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Some Trees More Adaptable To Climate Change, Research Shows

  • tyler roman and richard phillips

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    Photo: Gretchen Frazee/WFIU News

    Tyler Roman and Richard Phillips talk in the Morgan-Monroe State Forest. Roman uses the lift to reach to the tops of trees where he can test the leaves.

  • tower

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    Photo: Gretchen Frazee/WFIU News

    A tower in the Morgan-Monroe State Forest is used to test atmospheric conditions. There are more than a hundred similar towers in forests around the U.S.

  • carbon analyzer

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    Photo: Gretchen Frazee/WFIU News

    Tyler Roman demonstrates how a carbon analyzer takes measurements from a leaf in the Morgan-Monroe State Forest.

Indiana University researchers have found some tree species can handle the rising temperatures linked to climate change better than others, and that could affect the composition of Indiana’s forests.

Measuring Carbon Dioxide

On a clear, spring day, Tyler Roman maneuvers a construction lift into the Morgan Monroe State Forest. He goes up 20, 40, 60 feet into the tree canopy, which gives him a vantage point to see several of the species that inhabit the forest, including sugar maples, tulip poplars and white oaks.

Once he is up near the top of the forest, Roman slowly turns the lift so he can reach a leaf on a nearby tree. He then clamps a machine onto a leaf so the leaf is pressed between two flat metal pieces.

“We just go ahead and clamp it onto a leaf, just like that. Then it takes gas samples and from there and runs it to the gas analyzer and you have to wait a couple minutes to stabilize and then you can get an estimate of the rate of photosynthesis,” he explains as he demonstrates how the machine works.

Roman is measuring how much carbon dioxide the tree is taking in as part of a much larger project aimed at understanding how the forest is and will react to climate change.

This will help researchers determine how trees  are being  impacted by the increased amount of CO2 in the atmosphere.

Back on the ground, Indiana University researcher Kim Novick stands at the base of a 150 foot tower. Several devices, attached to the metal tower at varying heights, collect data from the atmosphere. Next to it is a shed that houses a loud pump.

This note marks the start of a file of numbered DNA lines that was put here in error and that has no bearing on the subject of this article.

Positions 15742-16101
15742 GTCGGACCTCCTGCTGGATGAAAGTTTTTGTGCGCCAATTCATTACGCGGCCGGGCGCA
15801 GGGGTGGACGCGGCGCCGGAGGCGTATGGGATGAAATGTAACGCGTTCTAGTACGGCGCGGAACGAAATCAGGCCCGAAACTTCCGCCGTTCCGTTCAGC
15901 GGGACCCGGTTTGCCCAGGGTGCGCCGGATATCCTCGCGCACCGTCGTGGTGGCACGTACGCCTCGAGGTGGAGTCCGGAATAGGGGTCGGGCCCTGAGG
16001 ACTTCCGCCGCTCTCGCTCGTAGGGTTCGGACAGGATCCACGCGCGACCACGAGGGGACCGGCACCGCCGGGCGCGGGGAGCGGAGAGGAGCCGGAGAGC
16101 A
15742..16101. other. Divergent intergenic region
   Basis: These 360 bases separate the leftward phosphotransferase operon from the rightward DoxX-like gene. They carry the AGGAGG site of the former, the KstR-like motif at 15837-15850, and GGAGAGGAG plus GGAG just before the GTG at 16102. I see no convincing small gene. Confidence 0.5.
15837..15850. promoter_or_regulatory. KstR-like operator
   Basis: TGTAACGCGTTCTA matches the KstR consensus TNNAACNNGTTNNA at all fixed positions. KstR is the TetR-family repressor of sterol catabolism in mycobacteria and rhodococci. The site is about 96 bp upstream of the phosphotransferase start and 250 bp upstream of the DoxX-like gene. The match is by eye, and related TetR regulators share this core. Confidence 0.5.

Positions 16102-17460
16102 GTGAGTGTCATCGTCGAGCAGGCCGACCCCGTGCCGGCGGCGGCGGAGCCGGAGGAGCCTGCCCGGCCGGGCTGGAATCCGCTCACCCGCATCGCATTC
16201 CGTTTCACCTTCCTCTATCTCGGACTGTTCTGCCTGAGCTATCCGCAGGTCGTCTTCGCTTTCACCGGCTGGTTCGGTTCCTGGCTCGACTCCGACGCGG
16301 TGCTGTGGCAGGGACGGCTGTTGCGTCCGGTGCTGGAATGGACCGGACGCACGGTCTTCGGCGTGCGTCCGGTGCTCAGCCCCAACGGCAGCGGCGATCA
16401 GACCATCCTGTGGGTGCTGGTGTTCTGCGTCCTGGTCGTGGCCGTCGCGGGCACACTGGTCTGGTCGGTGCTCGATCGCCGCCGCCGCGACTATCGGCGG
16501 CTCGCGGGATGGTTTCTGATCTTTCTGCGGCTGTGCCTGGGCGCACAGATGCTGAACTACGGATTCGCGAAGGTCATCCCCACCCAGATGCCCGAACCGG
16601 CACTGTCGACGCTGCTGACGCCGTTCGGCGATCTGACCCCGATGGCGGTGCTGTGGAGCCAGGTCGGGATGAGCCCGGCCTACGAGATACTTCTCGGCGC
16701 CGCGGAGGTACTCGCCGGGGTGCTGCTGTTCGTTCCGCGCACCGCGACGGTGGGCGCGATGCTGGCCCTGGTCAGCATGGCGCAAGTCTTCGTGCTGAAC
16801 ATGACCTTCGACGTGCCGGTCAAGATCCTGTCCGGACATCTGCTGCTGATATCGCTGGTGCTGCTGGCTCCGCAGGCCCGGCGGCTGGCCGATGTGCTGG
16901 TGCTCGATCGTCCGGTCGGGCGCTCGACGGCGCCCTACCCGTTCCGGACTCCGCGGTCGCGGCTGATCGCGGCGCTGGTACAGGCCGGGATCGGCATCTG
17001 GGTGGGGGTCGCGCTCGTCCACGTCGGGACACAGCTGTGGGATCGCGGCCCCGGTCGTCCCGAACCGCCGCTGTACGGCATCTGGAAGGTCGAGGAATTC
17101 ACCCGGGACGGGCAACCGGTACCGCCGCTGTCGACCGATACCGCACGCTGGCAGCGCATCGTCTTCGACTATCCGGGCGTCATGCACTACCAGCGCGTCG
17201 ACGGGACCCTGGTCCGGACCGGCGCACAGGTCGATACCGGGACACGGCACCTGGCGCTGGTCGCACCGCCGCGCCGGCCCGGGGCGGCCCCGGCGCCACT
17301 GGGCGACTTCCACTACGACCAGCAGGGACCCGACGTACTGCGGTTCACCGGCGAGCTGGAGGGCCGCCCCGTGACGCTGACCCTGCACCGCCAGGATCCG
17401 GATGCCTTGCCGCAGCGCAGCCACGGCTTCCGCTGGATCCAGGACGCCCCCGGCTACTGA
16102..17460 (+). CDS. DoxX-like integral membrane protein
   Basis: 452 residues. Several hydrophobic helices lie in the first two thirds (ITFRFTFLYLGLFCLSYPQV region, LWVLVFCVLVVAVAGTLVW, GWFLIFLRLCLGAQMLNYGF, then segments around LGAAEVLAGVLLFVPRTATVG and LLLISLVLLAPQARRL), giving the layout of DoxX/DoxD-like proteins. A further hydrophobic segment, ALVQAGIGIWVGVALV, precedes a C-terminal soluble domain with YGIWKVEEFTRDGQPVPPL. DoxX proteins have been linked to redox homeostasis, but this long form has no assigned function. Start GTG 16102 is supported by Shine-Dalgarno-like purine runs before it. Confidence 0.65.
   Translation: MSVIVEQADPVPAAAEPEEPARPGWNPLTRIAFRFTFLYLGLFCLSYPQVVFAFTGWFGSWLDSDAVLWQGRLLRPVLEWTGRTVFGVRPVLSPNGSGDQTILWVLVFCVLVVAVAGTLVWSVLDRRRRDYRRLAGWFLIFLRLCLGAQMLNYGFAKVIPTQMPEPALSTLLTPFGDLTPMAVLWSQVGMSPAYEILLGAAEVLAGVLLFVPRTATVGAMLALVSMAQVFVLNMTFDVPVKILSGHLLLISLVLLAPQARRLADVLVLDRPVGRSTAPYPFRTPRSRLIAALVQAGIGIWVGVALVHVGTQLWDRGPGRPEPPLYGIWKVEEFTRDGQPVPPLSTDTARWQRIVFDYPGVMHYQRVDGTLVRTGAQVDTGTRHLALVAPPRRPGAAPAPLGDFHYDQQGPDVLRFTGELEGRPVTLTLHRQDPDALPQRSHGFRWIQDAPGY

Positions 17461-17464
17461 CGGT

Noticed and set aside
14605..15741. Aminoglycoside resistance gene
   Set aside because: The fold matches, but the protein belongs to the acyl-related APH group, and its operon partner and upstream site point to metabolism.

“This pump, what it’s doing is it’s drawing carbon dioxide from a number of inlet locations on the tower into this shed where we have a number of gas analyzers that measure the concentration of carbon dioxide,” Novick says. “They actually do it very quickly about five or 10 times per second.”

A Worsening Cycle

While there is still much work to be done such as rechecking measurements and models and testing trees in different weather conditions, what the researchers have already found could have a big impact on what the forest will look like in 50 years.

Research showed that during last year’s drought, trees in the Morgan-Monroe State Forest took in less carbon dioxide.

“If we see a similar effect in future drought events, then what we have is actually a positive feedback to climate change,” Novick says. “So some climate change process, specifically increased frequency or severity of drought, can lead to an effect in the forest, which is reduced carbon assimilation or a less amount of CO2 being removed from the atmosphere. And this effect would tend to accelerate climate change even faster moving forward.”

In other words, it is like an ever worsening cycle. Climate change leads to more droughts, which causes trees to take in less carbon dioxide and that leads to more severe climate change.

Trees’ Response To Climate Change

Still, not all trees react the same. Another researcher on the project Richard Phillips says there are some trees that handle climate change better than others.

“Oaks and hickories in general behave similarly in that in response to the drought, they seemed to be able to photosynthesize like nothing really was happening,” he says. “They are well adapted for dry conditions, and they didn’t have a very strong negative response to the drought. On the other hand, several species did show a very strong response and those species were such as sugar maple, tulip poplar and sassafras.”

But if some trees die off, that does not necessarily mean the forests will be filled with more oak trees.

“It turns out that due to land management and due to factors like the fact that we no longer burn our forest is that we don’t have a lot of regeneration of these oak trees that are going to come into the next generation of the forest,” Phillips says.

So if the forest is made up of drought-susceptible trees, they will either die or just take up less carbon dioxide, which, going back to Novick’s point, accelerates climate change.

Oak Regeneration Efforts

About three miles away from the research site, Department of Natural Resources State Forester John Seifert stands next to several acres full of bushes and saplings.

The area was clear cut a few years ago, and the state has been using the land as a place to experiment with oak regeneration.

“Obviously we’re doing it natural by just cutting and letting it nature take it’s course,” Seifert says. “In 10 or 15 years, we can come in and do some selective thinning by saying these are our crop trees, these are the trees we want to have and we kind of weed the garden.”

The DNR is also planting trees and conducting some controlled burns to replicate natural clearing. But, Seifert says, everything is still experimental.

The DNR has to figure out if it would be feasible to do oak regeneration on a large scale given how expensive it can be.

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